Young Standouts: Look for some younger WRs to take significant steps forward along with Lockett this season. Calvin Ridley and Mike Williams were both major TD producers last season and are ready to post improved reception and yardage numbers. They are both very promising WR2 types. Kenny Golladay started to emerge as a quality Fantasy WR2 last season. Chris Godwin may be the most popular breakout candidate at the position, and D.J. Moore has stirred some buzz as well. Michael Gallup showed signs of considerable potential late last year and in the playoffs.

Sleepers and Value Plays: Geronimo Allison could emerge as a very dependable and productive target for Aaron Rodgers. Tyrell Williams will benefit from playing with Antonio Brown and being placed in a more prominent starting role. Jamison Crowder has already developed a strong rapport with Sam Darnold. Tre’Quan Smith could become more of a frequent field stretcher for New Orleans. Trey Quinn may have the opportunity to emerge as a regular target for the Washington QBs. Albert Wilson flashed some big play ability last year and may do so again working with Ryan Fitzpatrick in Miami. Jaron Brown had a good preseason and ran with the starters in exhibition play. Take a late flier on Brown in his second season as a Seahawk and you may be rewarded with some quality Fantasy production.

Here are my Top 25 Fantasy Football WRs in PPR formats, with full rankings available at RotoBaller.com.

  1. Davante Adams
  2. Michael Thomas
  3. Julio Jones
  4. DeAndre Hopkins
  5. Tyreek Hill
  6. Odell Beckham Jr.
  7. JuJu Smith-Schuster
  8. Adam Thielen
  9. Mike Evans
  10. Stefon Diggs
  11. Keenan Allen
  12. Antonio Brown
  13. Tyler Lockett
  14. Calvin Ridley
  15. Mike Williams
  16. Robert Woods
  17. Julian Edelman
  18. Brandin Cooks
  19. Kenny Golladay
  20. Amari Cooper
  21. T.Y. Hilton
  22. Tyler Boyd
  23. Allen Robinson
  24. Chris Godwin
  25. Sterling Shepard

Seahawks Fantasy Mailbag

Want to be part of our new Mailbag feature where I answer your Fantasy Football questions every week right here?Simply fill out this form with your question about any players, situations or formats. I will answer questions about players from any teams in seasonal, keeper and dynasty leagues._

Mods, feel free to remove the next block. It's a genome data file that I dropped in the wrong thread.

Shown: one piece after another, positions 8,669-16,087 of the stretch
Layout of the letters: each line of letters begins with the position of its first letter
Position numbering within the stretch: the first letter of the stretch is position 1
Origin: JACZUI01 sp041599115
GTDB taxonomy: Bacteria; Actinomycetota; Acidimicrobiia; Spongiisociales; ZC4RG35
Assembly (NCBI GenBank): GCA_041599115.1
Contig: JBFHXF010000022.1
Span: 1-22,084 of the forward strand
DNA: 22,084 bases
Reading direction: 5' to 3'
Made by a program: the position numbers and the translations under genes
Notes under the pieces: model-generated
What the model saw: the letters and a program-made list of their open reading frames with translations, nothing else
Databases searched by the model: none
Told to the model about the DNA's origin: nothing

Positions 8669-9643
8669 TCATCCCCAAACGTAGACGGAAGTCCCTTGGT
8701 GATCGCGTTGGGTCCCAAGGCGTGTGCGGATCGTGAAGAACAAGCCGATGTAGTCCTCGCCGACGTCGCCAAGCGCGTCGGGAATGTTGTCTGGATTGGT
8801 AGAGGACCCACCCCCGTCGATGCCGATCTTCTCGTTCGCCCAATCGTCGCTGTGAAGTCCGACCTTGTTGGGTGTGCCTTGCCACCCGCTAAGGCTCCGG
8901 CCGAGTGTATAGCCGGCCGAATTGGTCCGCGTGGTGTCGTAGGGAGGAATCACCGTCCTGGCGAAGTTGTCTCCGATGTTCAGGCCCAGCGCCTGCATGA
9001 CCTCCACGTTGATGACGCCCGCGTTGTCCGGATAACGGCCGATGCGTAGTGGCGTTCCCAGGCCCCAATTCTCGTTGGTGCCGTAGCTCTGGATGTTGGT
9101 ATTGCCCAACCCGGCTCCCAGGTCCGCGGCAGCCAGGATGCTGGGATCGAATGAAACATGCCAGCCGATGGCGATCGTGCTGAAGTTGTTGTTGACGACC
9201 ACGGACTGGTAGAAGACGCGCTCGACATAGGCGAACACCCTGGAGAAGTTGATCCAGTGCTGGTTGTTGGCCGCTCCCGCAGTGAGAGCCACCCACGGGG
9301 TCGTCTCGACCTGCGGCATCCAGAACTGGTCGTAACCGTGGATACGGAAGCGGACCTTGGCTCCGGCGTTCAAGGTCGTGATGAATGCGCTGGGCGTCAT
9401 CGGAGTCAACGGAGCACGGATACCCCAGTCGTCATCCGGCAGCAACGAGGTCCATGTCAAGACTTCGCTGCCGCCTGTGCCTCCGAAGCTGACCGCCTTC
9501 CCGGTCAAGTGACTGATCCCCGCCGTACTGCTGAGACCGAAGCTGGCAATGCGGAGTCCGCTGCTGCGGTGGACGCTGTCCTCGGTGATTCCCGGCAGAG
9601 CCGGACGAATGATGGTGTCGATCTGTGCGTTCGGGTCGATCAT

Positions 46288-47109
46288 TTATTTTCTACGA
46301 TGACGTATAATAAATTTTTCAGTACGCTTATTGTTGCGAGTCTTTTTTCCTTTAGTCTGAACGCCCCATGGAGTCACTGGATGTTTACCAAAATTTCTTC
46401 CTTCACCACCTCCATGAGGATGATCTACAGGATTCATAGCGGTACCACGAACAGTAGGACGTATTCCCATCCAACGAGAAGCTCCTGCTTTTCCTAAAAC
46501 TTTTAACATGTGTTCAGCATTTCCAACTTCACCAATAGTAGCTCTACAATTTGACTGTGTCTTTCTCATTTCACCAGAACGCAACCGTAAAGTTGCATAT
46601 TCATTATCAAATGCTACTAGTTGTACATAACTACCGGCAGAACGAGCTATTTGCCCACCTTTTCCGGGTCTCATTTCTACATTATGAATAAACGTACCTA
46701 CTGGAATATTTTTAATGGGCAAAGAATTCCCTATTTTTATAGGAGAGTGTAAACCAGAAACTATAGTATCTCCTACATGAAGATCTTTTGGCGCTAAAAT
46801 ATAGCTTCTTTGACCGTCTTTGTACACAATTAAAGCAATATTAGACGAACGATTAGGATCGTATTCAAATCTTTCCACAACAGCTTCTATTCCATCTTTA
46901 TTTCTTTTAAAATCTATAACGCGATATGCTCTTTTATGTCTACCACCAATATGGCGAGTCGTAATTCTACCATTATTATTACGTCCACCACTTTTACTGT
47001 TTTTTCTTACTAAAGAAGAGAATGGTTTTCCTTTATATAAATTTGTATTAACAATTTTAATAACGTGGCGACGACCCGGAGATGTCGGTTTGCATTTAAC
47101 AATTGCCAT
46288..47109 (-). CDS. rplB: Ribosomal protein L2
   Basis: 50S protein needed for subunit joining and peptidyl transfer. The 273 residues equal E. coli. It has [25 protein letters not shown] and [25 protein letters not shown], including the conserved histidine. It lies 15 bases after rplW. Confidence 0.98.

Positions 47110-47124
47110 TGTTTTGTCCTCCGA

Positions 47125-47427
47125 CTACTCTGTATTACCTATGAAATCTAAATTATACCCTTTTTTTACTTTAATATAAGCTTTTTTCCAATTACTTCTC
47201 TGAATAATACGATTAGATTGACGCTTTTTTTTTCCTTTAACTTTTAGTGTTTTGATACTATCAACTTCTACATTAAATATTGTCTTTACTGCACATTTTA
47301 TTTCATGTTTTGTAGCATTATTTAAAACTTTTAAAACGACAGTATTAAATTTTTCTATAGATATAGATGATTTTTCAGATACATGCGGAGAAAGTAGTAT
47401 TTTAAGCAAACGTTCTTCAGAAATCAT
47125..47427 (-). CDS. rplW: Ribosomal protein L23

Ruchik Patel on Twitter asks: This is a 0.5 PPR 10 team superflex league. I give up Mitchell Trubisky, Antonio Brown and Tevin Coleman. I get Jared Goff & Odell Beckham Jr.. My other RBs are: Christian McCaffery, Mark Ingram, Austin Ekeler and Miles Sanders.

Engel: I think you are giving up a bit too much there. A superflex league is essentially a two-QB league, and if Trubisky improves this season in the second season in a Matt Nagy offense, he could come close to the production of Goff. He is also a dual running/passing threat. Beckham has the potential to produce his best totals ever this year, but Brown is a proven superstar who can still put up very big numbers with the Raiders. He also manages to stay on the field regularly from a health perspective. You have enough RB depth to move Coleman but I would continue to look for another deal. This does seem like a fair deal at first but could turn to be an ultimate equal swap at WR and QB and you are losing Coleman too.

MattKeeler136 on Twitter asks: I pick 7th of 12 in a one point keeper league. George Kittle is my keeper. Assuming my choices will be James Connor, Julio, OBJ and maybe Le’Veon Bell and Ezekiel Elliott who would you take?

Engel: I have Conner ranked the highest. He put up terrific RB1 numbers in 13 games last year, and then a rejuvenated Bell out to prove himself would be my second choice. If I get an opportunity to grab any top-level RB in any format this season I prioritize that position. Then I would go for Jones or Beckham. Elliott is temporarily out of the picture there.

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For more from Scott Engel, get the RotoBaller.com 2019 Fantasy Football Draft Kit, which includes his rankings and regular weekly columns. Enter code “Seahawks” at checkout for a discount.